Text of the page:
At 5:45 a.m., the troop met at the Scout hut, packed their summer camp gear in the trailer, checked their bikes one last time, took some photos and hit the road. What lay ahead sounded scary: the Tunnel of Terror, Heart Attack Hill and Lost Scout Turn.
But the Scouts knew these were mostly fun nicknames given to certain points during past trips. For example, the Stairway to Heaven referred to a long, steep hill that ended at a church parking lot. Some weren’t so fun: the Tunnel of Terror is a pitch-black tunnel that follows an old train line.
“The whole thing is a minefield of potholes,” James says.
James Kennedy leads the group. Every few miles, the Scouts slowed down to regroup, sometimes at the top of a hill. Riding downhill was more enjoyable than tackling a hill.
The troop stopped several times to regroup and take a drink. The guys carried at least two bottles of water, snacks and something to replenish their electrolytes, which help regulate bodily functions.
“At the 40-mile mark, I cramped up,” Auden says. “I had to stop and rub my legs. They gave me a banana, half a Gatorade and some electrolyte water.”
Unexpected breaks are part of the tradition, too. Everyone prepares for them. Adults drove in front of and behind the group to account for everyone, carry bike repair tools and tend to Scouts who needed to take longer breaks.
The Scouts enjoy a picnic lunch at the end of the ride.
IT’S CAMP TIME
The final stretch of the ride turns into a sprint. Racing to the camp’s entrance, the Scouts vie to cross the finish line first. It’s a fun little competition to end a six-hour trek. Bragging rights are one prize, but another reward all Scouts get to enjoy is a picnic lunch.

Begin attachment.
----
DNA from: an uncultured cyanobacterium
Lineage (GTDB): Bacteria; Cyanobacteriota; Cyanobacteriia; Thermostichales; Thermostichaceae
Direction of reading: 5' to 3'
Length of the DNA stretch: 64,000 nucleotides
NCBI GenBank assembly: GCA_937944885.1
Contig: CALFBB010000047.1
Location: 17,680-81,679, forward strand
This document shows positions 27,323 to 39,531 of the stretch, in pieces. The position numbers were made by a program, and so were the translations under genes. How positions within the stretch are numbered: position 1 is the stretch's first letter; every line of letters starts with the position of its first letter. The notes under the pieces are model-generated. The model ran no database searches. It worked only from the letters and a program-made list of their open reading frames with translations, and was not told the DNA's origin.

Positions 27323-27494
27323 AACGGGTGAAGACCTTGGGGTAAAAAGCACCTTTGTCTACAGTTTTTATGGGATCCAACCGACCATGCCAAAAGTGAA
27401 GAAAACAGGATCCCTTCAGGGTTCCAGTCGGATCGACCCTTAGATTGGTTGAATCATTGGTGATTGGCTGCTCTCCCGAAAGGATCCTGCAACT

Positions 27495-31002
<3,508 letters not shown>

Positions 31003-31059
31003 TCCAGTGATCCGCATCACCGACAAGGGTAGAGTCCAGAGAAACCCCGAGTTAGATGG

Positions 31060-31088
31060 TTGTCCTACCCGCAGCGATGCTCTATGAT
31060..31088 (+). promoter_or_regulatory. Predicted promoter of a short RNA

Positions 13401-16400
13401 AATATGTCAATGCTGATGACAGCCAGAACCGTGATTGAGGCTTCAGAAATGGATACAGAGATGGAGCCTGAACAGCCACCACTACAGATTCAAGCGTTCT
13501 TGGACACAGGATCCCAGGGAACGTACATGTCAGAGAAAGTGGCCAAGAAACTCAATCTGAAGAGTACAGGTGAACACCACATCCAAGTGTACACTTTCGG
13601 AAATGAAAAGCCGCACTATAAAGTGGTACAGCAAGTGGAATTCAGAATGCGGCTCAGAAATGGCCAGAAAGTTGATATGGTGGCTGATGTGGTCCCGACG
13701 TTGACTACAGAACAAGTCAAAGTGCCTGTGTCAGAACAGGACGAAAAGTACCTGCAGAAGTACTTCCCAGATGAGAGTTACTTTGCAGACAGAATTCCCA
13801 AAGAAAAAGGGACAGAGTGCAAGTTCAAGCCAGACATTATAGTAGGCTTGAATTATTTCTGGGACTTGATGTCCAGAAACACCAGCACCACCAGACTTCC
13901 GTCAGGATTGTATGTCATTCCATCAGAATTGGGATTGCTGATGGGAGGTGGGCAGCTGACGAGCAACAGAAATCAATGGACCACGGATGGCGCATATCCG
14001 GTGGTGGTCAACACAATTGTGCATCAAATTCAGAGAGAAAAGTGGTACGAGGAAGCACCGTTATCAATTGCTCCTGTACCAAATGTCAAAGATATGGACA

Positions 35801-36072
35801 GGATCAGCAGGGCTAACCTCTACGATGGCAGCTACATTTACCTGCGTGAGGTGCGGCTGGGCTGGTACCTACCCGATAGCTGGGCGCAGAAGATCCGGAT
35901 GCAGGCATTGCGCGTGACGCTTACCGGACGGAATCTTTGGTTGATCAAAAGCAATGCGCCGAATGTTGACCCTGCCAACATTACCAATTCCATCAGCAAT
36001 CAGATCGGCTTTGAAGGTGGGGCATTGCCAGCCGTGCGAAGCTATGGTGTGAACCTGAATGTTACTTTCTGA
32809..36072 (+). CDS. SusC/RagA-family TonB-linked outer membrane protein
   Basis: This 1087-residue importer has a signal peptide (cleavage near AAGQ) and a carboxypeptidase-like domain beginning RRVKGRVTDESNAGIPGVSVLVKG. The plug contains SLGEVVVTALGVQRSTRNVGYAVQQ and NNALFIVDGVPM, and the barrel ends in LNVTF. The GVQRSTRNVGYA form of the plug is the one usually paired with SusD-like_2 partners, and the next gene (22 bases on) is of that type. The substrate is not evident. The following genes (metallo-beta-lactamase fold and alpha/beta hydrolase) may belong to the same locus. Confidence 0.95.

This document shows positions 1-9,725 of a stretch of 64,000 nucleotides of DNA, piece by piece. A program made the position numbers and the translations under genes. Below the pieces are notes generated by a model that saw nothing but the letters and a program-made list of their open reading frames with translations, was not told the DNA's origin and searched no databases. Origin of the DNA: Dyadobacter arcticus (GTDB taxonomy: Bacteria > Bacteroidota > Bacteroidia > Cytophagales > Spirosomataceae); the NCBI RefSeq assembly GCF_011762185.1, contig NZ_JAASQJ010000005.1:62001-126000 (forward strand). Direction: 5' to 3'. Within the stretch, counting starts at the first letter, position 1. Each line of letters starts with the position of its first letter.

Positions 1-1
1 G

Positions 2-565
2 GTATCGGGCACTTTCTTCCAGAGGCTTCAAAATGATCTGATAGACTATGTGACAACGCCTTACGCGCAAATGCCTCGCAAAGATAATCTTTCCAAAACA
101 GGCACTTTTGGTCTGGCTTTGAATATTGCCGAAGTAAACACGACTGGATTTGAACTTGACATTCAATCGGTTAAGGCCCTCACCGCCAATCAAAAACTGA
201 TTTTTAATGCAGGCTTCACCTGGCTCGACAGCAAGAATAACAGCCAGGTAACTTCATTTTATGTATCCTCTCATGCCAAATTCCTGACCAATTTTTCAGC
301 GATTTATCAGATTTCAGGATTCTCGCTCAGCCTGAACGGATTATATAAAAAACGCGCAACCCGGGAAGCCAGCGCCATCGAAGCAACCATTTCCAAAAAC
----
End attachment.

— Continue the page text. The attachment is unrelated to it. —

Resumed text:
The guys’ parents were waiting for them at the finish line, cheering them on and snapping photos. Afterward, they all ate a traditional Indian dish, along with hoagies, watermelon, chips, brownies and cookies.
AJ Cooke completes a knot-tying challenge at summer camp while Hannah Leinhauser (right) competes for girls Troop 76.
Then it was time for summer camp. The first-time riders could add the Cycling merit badge to the badges they’d earn that week. All the Scouts could claim their part in the troop’s cycling legacy — a unique experience that aims to challenge each generation of Troop 76.
“It takes a lot of hard work and perseverance to be able to do it,” AJ says. “It’s right up there with Eagle as far as what I’m most proud of.”
Former Scout Quintin Lawson checks on his bike at the 27-mile mark. Troop alumni were invited to go on this anniversary ride.
Know Before You Go
Every Scout can go on a bicycle ride with their unit, though longer trips require stamina and proper training. Before any ride, you must demonstrate you’re physically fit.
You must wear a properly sized and fitted helmet that meets safety standards. Use the buddy system and follow all traffic laws. Make sure your bicycle is well maintained, fits you and has safety equipment.
We Were There
This magazine (then called Boys’ Life) featured Troop 76’s fifth ride to camp in the July 2003 issue. That issue featured assistant Scoutmaster Jim McCormack’s son. An avid cyclist, Jim McCormack still helps organize the troop’s rides to camp.
“It became a thing because the Scouts came to me,” he says. “The Scouts own it. We’ll coach you, but it’s your bike. The Scouts do the work.”
If your unit has a cool upcoming trip or tradition, let us know by contacting us via scoutlife.org. You might be featured in a future issue.